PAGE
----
The first valid sources of knowledge put forth by Guru Nanak is vismad, the wonder or awe which according to Otto is the core of religious experience that creates a fascinating phenomenon. To be knowledgeable in Sikhism, one is required to fill his heart with the innocence of a child who is full of wonder and awe, when he happens to be face to face with the expansive world and its variegated traditions, social as well as religious. We find Guru Nanak in such a state in Japuji, the opening hymns of Guru Granth Sahib, when in stanza twenty-seven he goes on asking about the great door of the great mansion of Lord, the endless instruments, the notes, the innumerable musical measures, the Indras, the Yogis, the men of continence, charity, poise and the indomitable heroes. Like wonder struck person he does not stop for the answer and goes on to further ask about the men of learning, mighty seers and almost every thing in the cosmos around. He is full of awe again in the thirty-fifth stanza, when he goes in trance by trying to count the innumerable forms of air, water, fire, Krishnas, Shivas, Brahmas, fashioning universes of various forms, hues and aspects. Guru Nanak’s inquires about the suns and the moons, the continents and lands, the accomplished yogis, the enlightened ones, incarnations of the goddesses, demons, ascetics, the forms of speech and the lineage of kings are endless. In the state of vismad alluded to above, the cultivated and inflated ego is erased. The knowledge of the limitations and incapacities of one’s ownself dawns upon the individual and haumai, the ego and its subsequent manifestations diminish. The sensible man turns to be humble and full of cohesiveness to happily accept the existential position and importance of others. Knowledge emerged through vismad puts aside the inclination of putting somebody else to harm. According to Sikhism, he is truly knowledgeable (gyani) learned being who neither is afraid of anybody nor he makes others scared of him - bhai kahu kau del nahi nahi. bhai manat ani. kahu Nanak suni re mana giani tahi bakhani.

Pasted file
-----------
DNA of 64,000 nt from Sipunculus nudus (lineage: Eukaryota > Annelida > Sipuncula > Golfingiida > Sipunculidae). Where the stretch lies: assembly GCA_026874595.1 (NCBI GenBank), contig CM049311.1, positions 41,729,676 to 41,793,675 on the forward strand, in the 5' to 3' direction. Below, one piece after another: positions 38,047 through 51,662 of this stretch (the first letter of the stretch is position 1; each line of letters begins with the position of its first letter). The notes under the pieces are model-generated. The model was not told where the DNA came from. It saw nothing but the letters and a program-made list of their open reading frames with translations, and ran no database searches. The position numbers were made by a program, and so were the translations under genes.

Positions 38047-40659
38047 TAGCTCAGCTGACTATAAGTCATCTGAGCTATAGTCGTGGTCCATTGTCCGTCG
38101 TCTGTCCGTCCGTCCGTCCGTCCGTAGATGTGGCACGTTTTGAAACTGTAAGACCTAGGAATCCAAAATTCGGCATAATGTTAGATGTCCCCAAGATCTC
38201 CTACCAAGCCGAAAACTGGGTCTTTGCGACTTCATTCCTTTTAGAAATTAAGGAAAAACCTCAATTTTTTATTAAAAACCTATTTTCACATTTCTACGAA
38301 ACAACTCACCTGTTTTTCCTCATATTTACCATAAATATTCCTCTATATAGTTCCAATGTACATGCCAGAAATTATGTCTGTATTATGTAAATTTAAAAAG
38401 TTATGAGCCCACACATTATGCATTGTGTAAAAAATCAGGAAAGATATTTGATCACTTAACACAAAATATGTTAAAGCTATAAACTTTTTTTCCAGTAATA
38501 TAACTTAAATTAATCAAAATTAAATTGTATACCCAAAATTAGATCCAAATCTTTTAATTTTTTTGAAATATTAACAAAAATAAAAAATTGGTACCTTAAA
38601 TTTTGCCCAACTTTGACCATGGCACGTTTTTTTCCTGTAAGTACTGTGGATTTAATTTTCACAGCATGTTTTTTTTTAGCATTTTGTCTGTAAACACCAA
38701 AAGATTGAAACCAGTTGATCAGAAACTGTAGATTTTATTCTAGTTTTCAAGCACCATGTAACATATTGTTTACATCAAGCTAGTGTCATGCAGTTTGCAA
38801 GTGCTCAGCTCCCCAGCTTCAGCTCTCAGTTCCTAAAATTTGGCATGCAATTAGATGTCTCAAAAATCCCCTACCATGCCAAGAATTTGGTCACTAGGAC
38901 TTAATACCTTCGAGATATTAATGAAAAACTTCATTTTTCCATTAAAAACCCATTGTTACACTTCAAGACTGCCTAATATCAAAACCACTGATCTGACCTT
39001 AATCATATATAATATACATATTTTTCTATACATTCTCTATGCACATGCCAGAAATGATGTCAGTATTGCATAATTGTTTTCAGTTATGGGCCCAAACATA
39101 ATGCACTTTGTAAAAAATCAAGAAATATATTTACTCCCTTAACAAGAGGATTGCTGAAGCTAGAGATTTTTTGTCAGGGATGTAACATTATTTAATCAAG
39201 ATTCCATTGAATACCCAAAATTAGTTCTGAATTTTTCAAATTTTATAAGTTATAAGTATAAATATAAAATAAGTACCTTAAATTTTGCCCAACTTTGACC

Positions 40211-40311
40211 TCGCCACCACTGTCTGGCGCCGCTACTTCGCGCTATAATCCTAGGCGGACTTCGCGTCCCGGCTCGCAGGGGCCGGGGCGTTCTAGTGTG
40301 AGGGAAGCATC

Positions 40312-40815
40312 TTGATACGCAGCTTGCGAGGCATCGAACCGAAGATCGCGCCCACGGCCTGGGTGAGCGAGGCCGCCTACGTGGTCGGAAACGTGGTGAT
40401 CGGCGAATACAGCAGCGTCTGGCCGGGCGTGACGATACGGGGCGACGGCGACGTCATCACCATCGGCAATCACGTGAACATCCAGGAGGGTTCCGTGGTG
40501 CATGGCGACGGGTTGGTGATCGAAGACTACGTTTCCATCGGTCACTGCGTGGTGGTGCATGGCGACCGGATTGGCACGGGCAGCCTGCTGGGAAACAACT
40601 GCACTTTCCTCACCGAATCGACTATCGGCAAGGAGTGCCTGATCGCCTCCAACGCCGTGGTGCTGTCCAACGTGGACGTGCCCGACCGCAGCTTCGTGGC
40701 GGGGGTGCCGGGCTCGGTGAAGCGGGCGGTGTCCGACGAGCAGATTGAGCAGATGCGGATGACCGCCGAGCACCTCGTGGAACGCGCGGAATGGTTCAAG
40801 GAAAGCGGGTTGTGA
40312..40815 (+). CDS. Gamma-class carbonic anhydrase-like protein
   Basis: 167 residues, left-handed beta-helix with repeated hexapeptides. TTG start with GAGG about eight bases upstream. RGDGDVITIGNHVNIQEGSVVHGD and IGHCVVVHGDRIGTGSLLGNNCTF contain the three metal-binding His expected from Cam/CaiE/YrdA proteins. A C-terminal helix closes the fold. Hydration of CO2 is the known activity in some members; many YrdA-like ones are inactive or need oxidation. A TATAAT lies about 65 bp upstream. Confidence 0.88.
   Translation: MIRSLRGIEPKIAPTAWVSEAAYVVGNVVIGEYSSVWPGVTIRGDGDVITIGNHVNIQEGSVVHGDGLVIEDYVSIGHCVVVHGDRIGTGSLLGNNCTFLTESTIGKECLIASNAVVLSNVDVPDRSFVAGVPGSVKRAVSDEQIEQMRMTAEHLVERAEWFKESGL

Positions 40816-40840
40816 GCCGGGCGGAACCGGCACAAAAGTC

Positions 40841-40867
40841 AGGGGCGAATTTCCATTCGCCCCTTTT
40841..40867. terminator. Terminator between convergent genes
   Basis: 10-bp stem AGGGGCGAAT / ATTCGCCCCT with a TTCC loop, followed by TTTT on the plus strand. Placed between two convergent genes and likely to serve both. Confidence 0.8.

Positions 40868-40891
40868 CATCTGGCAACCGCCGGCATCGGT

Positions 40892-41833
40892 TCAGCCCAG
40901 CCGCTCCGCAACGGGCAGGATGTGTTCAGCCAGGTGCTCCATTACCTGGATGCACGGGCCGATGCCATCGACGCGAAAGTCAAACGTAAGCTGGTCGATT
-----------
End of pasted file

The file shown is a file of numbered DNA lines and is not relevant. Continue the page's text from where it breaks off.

Love is the second valid source of the valid knowledge in Sikhism. The importance given to love in the Sikh scripture and other source material is immense and love has been considered as the elan vital of the society. Such a consideration in Indian milieu is possible only in Sikhism because in it man has been accepted as man in the full sense of the term. Infact where man has been classified in categories for the convenience of the higher strata of the society how could love operate there ? First rate and second rate citizens were always heard of but the possibility of the third and fourth rate people was accomplished perhaps by the Indian society alone. To talk of love in such a society was not only impossible but ludicrous too. That is why the growth of Indian society, before the advent of Guru Nanak was lopsided. Love being the best incentive to virtue the virtuous life based on love was difficult if not impossible in India. However most of the Greek philosophers accept love as the early combining force working through different elements which are the cause of this creation of the cosmos. Antagonism distracts them away from each other, as, barring few exceptions, had been the case of Indian society in the medieval period. Distraction of elements is commonly known as the dissolution and their being together is known as creation. In the hymns of Guru Nanak this process of separation and unification is termed as vijog and sanjog to which Guru Gobind Singh names udkarkhan and akarkhan whose basic root cause is hatred and love respectively. Man being creation of these five elemental creative forces, love is his basic ingredient. That is why much emphasis has been laid upon love and love based halemi raj (benign state) in Guru Granth Sahib. Indeed, there may be scores of laws to make life happy but the implementation of all the laws in the one short spanned life is impossible. Love is the summum bonum of all the laws which subsumes in it all the temporal and spiritual imperatives. Stealing, hatred, anger, lust become alien to the loving person. Greed and love, as explained in the Guru Granth Sahib, cannot exist together because their basic natures are poles apart. Greed amasses whereas love distributes everything gratis. Says Farid in the Guru Granth Sahib - Farida ja labu ta nehu kia labu ta kura nehu. kicharu jhatu laghaiai chhapari tutai mehu, O Farid love and greed do not go together. With greed love is rendered impure. Such a love is frail as leaking straw roof against rain. Jaap, the opening hymn of the Dasam Granth by Guru Gobind Singh, identifies God with love diffused in all the directions. The Sikh epistemology leads man to God through classless society and hence love for one and all is a must in Sikhism. Unfortunately, the man having wrong apprehensions about his being at the apex of creation has started considering himself the master of every thing on this planet. And his sense of mastery has converted into such a thick ego that day in and day out he is busy in snapping his relation of mutual love, respect and regard. The catastrophic results are obvious. Institutions such as family and marriage are crumbling down; environment is imbalanced and man, though having all the means of physical pleasures, has started feeling alone and aloof. Bereft of love he is becoming alien to himself.